Just remember what happened right after George Papandreou was elected. Immediately, the whole Government, starting with George Papaconstantinou, began slamming Greece as an unreliable  country . Is it ever possible for a government official of any country to state that his country is unreliable and that it should not be taken seriously? If a government official talks about his country like that, what should we expect others to say? So, George Papandreou and George Papakonstantinou methodically created a completely hostile climate for Greece in the international financial markets. What was the outcome? Greek bond spreads went through the roof.

And as if this was not enough, the Bank of Greece provided special opportunities for «naked short selling» of Greek government bonds, resulting in an overnight skyrocketing of the spreads from 150 to 450 basis points, as revealed by the newspaper «Eleftheros Typos (Free Press)» (link to original newspaper article in Greek).

But how did all this happen? What are the “spreads”; What is “short selling”?  What is «naked short selling»?  Techiechan explains it very nicely in a related article (link to original blog article in Greek) and so we republish:

Repo: John has a 10-year Greek government bond purchased in 2008 and plans to use it as an education fund for his children. Mr Knowitall agrees with John to borrow his bond for a month and promises to return the bond, and compensate John for the trouble with a small pre-arranged amount of money (say 20 euros). John agrees and so the bond is in the hands of Knowitall who, for a month, can do whatever he wants with it, as long as he returns it at the end of the month, along with the pre-arranged amount . This is what we know as a repo.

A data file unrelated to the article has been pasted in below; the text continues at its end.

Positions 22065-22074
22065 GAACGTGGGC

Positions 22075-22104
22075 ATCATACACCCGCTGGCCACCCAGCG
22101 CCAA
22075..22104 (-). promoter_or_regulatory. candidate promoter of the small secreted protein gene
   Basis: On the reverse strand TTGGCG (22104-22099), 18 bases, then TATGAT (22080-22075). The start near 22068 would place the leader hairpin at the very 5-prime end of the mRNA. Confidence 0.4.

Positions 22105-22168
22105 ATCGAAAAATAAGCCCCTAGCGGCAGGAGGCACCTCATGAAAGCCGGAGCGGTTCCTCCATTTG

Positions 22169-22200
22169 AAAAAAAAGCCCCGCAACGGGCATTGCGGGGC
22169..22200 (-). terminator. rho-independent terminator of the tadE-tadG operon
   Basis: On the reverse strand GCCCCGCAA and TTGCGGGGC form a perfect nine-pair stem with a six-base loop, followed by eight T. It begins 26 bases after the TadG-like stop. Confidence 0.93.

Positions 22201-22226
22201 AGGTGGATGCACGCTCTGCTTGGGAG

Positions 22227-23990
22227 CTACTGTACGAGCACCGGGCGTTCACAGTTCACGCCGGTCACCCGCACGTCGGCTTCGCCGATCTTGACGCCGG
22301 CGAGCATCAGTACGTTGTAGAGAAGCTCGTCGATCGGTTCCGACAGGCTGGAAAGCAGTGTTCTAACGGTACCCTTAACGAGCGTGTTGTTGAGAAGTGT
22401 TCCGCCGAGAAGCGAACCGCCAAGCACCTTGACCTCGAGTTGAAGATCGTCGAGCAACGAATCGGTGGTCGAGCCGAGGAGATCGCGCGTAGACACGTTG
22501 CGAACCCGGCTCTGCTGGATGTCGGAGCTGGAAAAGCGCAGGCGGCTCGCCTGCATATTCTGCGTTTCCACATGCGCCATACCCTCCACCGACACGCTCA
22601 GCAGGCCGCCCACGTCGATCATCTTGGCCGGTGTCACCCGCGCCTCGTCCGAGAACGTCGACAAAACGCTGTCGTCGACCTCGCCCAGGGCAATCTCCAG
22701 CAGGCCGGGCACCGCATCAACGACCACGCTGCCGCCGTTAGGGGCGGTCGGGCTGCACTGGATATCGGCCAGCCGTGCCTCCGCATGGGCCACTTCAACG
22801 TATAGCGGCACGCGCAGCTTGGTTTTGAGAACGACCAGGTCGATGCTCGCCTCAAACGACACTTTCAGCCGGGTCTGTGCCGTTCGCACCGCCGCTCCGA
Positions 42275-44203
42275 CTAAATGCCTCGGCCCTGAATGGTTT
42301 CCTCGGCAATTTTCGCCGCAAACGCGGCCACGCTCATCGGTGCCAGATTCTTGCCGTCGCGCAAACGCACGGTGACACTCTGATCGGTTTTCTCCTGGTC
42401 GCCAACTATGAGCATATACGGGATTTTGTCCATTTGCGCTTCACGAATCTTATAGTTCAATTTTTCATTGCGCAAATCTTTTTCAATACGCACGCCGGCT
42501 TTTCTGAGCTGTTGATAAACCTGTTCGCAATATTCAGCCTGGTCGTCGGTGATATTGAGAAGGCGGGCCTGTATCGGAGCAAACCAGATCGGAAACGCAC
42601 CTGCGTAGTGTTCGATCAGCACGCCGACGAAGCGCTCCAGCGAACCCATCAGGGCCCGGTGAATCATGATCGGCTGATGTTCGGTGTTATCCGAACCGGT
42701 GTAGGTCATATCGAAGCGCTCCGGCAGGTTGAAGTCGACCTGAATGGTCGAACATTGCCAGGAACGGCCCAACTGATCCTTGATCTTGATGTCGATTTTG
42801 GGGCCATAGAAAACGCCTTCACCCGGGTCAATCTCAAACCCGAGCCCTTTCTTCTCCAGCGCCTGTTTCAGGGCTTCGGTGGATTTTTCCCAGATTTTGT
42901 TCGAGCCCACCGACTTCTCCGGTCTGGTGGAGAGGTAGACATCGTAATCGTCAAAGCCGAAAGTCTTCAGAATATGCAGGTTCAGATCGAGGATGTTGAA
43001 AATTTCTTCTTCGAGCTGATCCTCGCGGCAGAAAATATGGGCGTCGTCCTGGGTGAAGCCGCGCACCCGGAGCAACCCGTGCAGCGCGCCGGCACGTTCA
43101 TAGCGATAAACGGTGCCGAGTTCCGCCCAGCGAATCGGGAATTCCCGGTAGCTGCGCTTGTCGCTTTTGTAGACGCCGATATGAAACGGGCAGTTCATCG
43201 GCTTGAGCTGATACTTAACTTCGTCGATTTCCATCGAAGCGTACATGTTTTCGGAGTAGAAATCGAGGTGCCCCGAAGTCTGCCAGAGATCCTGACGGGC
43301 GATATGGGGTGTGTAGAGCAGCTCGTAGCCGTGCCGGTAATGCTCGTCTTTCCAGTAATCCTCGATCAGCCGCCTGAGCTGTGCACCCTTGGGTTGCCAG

Spread: Bonds, much like the term deposits, have an interest rate, determined at the time of issue. When we talk about a 5-year bond of 1000 euro with a 5% interest, it means that the one who will buy it will make 50 euros per year, for the next 5 years. The spread is the difference of the interest rates paid by a country in relation to the rate paid by another country which we consider as a basis. So, if Germany currently pays 3% for 5-year bond and Greece pays 5%, then the spread is 2% or 200 basis points.

I will skip the explanation about the following, not because it is difficult to explain, but for simplicity’s sake and to avoid making things TL;DR: The price of a(n) (old) bond falls as the current interest rate rises in the same class of bonds. In short, when spreads of the 5-year bonds go up, everyone who owns older bonds of the same class (ie 5 years), are the first to lose. The state is indirectly harmed in two ways: (a) By its reduced reliability (those who buy its bonds lose) and (b) When  new bonds are issued, these  bonds will have a higher rate.